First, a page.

Trendwire, June 9, 2009

Trendwire, June 9, 2009

TrendWire

Trendwire, June 9, 2009

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The Food Channel Trendwire
June, 2009 • Volume 23, Number 4 • http://www.foodchannel.com
IN THIS EDITION

Restaurants and Food Companies Continue to Get Creative Online

Food companies (restaurants and retail products alike) are connecting with customers through popular social-media sites such as Facebook and niche blogs such as Boing Boing. In some cases, the food companies are working with the websites to create funny ads in disguise, but in others the websites aren’t laughing.

Earlier this year snack-food giant Frito Lay (http://www.fritolay.com/) worked loosely with the editors at the techy art blog Boing Boing (http://www.boingboing.net), who satirically reinterpreted its Cheetos brand. In the long lost (and, um, fictional) Soviet Republic of Unterzoegersdorf, government agents receive via parachute a drop shipment of Cheetos. Unterzoegerdorf scientists perform a series of scientific experiments on the mysterious contents to determine what it is, if it’s safe and so on. The video series takes the form of “a security bulletin produced 50 years ago in the future by the citizens of Soviet Unterzoegersdorf, regarding the detection of a package containing mysterious, orange, cheesy particles presumed to be American in origin.” Check out the first in a series of six videos at http://www.boingboing.net/2009/02/04/bb-video-this-is-an.html.

Burger King (http://www.burgerking.com) made its latest in a series of edgy online moves with its Whopper Sacrifice promotion on Facebook. With the help of agency Crispin Porter + Bogusky (http://cpbgroup.com), Burger King developed an application that gave users a free Whopper sandwich if they agreed to drop 10 friends. Each sacrificed friend received a scathing message that let them know they’d been dropped in favor of a free burger. In the few days the application was live, more than 233,000 friends were dropped. Facebook objects to any application that alerts people that they’ve been dropped, so after discussions, Burger King agreed to shut down the application.

While the application no longer lives on Facebook, anyone still interested in dissing their friends can send an angry-whopper-gram via email through the website, http://www.whoppersacrifice.com. Here, users can customize an email that features an exasperated, ranting animated Whopper Sandwich berating the selected target. You can use the Whopper to let your frenemies know that their voice is grating, their breath is bad, they have a crazy boyfriend, or that they forgot your birthday. These insults and many more are stored in the database, just waiting to be unleashed on an unsuspecting victim.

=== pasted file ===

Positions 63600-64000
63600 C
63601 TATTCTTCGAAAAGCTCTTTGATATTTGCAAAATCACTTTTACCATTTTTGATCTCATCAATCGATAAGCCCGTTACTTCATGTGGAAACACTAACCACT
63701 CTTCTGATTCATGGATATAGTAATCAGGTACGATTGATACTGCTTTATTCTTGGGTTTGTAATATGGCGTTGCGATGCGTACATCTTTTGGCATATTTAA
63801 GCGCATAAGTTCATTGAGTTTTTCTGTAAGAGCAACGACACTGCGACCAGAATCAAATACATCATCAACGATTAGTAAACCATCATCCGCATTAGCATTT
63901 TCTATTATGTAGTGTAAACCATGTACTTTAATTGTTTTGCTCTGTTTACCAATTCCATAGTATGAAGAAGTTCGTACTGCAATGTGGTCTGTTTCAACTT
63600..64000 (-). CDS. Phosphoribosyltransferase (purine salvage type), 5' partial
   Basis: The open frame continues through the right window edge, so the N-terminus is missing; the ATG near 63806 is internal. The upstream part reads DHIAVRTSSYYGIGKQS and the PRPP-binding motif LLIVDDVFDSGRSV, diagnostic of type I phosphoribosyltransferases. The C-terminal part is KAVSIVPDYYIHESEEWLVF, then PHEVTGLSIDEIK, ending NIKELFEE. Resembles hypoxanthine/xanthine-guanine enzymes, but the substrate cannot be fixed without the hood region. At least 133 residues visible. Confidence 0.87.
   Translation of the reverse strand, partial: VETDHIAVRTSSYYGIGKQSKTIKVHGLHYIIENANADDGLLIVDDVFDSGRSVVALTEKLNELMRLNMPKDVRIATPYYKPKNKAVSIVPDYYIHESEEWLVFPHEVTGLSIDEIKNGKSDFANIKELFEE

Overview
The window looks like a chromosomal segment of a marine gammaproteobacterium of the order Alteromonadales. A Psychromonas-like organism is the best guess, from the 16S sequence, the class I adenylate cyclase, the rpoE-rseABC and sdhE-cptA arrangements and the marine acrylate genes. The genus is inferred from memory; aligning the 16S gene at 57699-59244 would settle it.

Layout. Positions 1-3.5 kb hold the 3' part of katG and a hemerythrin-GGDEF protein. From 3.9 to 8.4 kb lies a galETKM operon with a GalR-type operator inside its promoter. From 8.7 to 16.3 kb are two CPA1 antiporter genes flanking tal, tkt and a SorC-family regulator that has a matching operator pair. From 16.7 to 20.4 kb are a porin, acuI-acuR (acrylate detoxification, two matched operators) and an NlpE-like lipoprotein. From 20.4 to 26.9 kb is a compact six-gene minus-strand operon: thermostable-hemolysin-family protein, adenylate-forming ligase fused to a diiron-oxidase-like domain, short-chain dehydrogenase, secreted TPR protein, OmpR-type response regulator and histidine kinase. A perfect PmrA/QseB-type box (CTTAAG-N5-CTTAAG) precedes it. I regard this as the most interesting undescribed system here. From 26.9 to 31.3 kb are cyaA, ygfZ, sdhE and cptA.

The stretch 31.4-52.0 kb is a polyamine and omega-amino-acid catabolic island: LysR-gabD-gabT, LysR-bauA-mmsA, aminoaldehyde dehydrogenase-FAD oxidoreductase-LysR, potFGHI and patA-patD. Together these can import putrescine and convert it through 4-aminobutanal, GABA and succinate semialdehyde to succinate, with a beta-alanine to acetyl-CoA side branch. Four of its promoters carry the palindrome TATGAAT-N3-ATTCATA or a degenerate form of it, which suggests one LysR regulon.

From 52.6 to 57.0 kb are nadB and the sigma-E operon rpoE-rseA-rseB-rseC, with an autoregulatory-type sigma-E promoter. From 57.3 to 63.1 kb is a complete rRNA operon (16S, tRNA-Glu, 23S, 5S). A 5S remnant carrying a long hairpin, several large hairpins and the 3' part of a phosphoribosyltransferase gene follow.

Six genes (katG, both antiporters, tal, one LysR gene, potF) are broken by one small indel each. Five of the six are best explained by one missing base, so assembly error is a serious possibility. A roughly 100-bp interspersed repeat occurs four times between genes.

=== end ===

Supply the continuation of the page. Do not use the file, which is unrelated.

Restaurants are also using the microblogging site Twitter.com (http://www.twitter.com) to stay in constant contact with their followers. Some use it for alerting people about specials, and others use it as a general communication tool. In early April, Popeyes Chicken (Twitter user name PopeyesChicken</a>) let its followers know that despite the tornado that touched down near its Nashville, Tenn., store, it sustained minor damage and all employees were OK. Hardees (<a href="http://twitter.com/hardees">hardees) uses the site to remind users of things going on at its website (such as its Burger Arcade game), to direct people to its commercials on YouTube, or to launch Twitter-only contests like this one:

Twitter challenge: 1st person @Cards Home Opener 2 get full back airbrush tattoo of Hardee’s logo and twitpic it – $50 Hardee’s Gift Card

Most of the restaurant chains also use their Twitter profiles as another gateway to resolving customer service problems. In one recent exchange, a Hardees customer complained via a tweet (a tweet is a 140-character-maximum message on Twitter) about her fries during a visit, then received an apology and the direct number to the customer care line.

Developers of iPhone applications are also looking to cash in on online food and beverage dollars by creating a range of applications to make it easier for you to find and order your favorites. While the applications aren’t formally affiliated with the companies, many people are giving them a try —$0.99—$2.99 at a time. In particular, Starbucks lovers have a few applications to choose from:

  • sBux card from ourLivz helps you keep track of your gift card balance.
  • My Starbucks ® Pro Edition by SnowStorm Software lets you save your favorite orders (and those of your friends) with an interface reminiscent of the side of a Starbucks cup. When you’re done, simply show the order to the Barista at your local shop.
  • Starbux Locator from 648 Group lets you find the nearest Starbucks location, complete with directions.
  • BuxMe from zuLabs lets you locate Starbucks locations internationally using the built-in GPS in the phone.

The Food Channel also publishes a great consumer newsletter, called FoodWire®. To receive a copy, please register your email address at http://www.foodchannel.com/newsletters.


©2008-2009 Food Channel, LLC. All rights reserved.

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